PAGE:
In 1987, my school was located next to George’s Gym, a big hangout for bodybuilders in town. One day, a local bully was picking on a couple of kids. This guy was big and strong and stood close to 6’5”. I got disgusted with the whole scene and went over to him, folded my arms and asked him to please leave them alone. Miraculously, the bully decided to “drop the knife” and left them alone.
I learned to “drop the knife” from my hero and father, Eugenio Martinez. I grew up in the Dominican Republic, where the machete was the popular weapon of choice for settling disputes. The machete is a large knife with destructive potential. If you’re a fan of horror movies, you’ve seen Jason wield his bloody 26” blade in Friday the 13th. A cut with a machete is deep and can traumatize more tissue than the average knife, given the velocity of this long-range weapon. Victims frequently lose fingers in the process of fending off a machete attack. Machetes are readily available in rural areas like the Dominican Republic where farmers frequently use them to cut sugarcane, split coconuts, and clear brushy landscapes, so it’s not uncommon to pick one up for other reasons.
One day my father’s brother, Juan, was in the beginning stages of what looked like a vicious fight. It was my father who turned to him before a drop of blood was shed and ordered his brother to “drop the knife.” My father believed that fighting was not the way to resolve disputes. If he had to fight, he knew how and was quite skillful, but he had a greater weapon than the machete; it was respect.
Respect is something you earn. My father raised eleven children, never borrowing a penny from anyone. He was known as a trusted and honorable man who in addition to taking care of his family, took care of his neighbors. He was a peacemaker in every sense of the word. When I was a child, I recall an incident where he was called to get a rowdy party under control. The situation looked tense and there were close to 300 people ready to explode. Within ten minutes of my father arriving, the dispute was resolved. The amazing part of this was that my father didn’t have to raise a finger. He had a way of getting people to “drop the knife,” and people who would literally hand the machete to him.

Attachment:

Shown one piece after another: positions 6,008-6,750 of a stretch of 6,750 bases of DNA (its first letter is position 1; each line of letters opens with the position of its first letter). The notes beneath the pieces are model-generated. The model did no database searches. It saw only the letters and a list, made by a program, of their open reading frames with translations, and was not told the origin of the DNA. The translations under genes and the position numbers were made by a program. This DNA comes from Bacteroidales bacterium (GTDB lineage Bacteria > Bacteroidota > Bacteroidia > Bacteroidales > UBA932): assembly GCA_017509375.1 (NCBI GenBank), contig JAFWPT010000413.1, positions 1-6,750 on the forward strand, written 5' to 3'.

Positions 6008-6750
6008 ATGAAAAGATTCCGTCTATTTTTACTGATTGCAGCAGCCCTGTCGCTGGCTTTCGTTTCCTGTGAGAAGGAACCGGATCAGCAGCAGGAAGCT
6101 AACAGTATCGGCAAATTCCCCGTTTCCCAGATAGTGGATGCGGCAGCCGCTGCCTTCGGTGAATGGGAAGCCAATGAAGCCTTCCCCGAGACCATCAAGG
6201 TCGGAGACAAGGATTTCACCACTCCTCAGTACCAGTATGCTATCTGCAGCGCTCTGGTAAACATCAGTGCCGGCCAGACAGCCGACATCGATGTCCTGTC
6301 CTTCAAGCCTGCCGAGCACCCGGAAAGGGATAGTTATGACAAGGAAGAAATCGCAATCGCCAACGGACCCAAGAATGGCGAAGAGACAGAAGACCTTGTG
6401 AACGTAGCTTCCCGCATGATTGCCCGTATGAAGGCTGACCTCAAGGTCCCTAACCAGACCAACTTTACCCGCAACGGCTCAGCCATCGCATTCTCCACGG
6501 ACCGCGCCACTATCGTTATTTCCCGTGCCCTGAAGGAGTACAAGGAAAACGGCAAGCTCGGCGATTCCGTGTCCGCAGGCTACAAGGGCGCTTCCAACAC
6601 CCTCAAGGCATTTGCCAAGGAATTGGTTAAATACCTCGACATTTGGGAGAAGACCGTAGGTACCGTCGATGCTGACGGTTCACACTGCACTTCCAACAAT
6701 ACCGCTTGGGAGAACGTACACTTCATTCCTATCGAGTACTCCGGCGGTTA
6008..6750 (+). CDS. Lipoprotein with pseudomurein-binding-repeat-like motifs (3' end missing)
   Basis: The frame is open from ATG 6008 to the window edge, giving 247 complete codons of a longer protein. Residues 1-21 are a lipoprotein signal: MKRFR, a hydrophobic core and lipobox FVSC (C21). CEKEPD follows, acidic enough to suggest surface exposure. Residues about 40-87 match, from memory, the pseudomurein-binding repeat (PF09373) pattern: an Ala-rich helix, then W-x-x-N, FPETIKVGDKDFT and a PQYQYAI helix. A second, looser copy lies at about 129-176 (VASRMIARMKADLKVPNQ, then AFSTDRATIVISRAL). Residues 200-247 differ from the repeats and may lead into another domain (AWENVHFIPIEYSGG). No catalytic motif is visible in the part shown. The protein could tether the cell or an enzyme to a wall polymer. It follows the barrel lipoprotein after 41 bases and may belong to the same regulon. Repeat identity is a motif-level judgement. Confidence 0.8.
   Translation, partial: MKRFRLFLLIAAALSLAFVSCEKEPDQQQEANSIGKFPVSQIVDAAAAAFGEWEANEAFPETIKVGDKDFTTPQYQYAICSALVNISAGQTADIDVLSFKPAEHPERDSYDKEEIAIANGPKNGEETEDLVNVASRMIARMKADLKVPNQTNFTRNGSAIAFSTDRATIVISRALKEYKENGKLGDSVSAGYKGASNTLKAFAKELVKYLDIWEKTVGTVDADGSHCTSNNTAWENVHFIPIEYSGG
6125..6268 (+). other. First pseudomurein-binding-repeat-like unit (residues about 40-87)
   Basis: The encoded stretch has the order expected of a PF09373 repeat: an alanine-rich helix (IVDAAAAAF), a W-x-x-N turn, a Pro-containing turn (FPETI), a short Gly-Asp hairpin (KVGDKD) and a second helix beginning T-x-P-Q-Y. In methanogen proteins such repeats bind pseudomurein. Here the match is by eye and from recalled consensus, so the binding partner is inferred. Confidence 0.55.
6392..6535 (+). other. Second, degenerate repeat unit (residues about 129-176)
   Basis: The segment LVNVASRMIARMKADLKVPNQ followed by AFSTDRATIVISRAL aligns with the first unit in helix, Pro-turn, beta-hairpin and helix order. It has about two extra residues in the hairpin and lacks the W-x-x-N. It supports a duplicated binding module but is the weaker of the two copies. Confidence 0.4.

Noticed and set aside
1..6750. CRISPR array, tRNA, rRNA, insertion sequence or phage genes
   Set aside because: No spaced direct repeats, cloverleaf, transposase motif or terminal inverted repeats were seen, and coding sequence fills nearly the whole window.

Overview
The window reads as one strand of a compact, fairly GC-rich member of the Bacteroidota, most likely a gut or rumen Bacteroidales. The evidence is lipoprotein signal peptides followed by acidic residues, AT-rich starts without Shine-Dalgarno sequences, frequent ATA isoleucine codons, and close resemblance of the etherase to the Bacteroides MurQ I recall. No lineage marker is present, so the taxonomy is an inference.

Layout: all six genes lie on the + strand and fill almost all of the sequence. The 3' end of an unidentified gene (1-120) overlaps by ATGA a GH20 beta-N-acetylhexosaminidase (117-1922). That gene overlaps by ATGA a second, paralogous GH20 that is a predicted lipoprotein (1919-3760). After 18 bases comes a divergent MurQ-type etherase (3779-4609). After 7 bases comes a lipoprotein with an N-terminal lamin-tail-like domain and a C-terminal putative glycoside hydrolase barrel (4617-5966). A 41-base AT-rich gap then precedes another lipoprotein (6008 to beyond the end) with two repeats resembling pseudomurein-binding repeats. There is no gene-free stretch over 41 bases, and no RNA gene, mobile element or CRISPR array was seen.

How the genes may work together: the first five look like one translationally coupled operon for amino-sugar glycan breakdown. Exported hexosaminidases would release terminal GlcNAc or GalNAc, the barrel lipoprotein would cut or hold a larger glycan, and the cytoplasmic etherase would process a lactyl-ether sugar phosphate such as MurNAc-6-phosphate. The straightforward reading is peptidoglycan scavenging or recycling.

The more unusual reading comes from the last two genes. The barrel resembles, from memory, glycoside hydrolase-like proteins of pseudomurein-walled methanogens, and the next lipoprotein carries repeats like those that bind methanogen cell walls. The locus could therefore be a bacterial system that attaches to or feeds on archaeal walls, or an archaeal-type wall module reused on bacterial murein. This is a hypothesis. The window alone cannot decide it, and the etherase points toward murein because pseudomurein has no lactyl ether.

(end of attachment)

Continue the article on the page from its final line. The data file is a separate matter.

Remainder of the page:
I used this lesson when many years ago when tried to make an independent martial arts movie, which ended up leaving me with a debt of close to a million dollars. Everyone advised me to go bankrupt and wipe out the loans I borrowed from many investors who had faith in my vision and in me. Had I followed my impulses and emotions, I would have filed for bankruptcy. Instead I backed up and reassessed the situation. I paid everyone back with interest. In turn, I earned their respect.
I learned a lot from watching my father and have always tried to apply this lesson in my life. There have been many challenges in coming to this country, opening a martial arts school and creating my own system. “Drop the knife,” means stepping back before reacting out of anger, reassessing a situation and thinking before you strike that first blow. Over time, you earn the respect of those around you because you rely on skill and the reputation you have built to resolve your problems.
Dominican Republic Martial Artist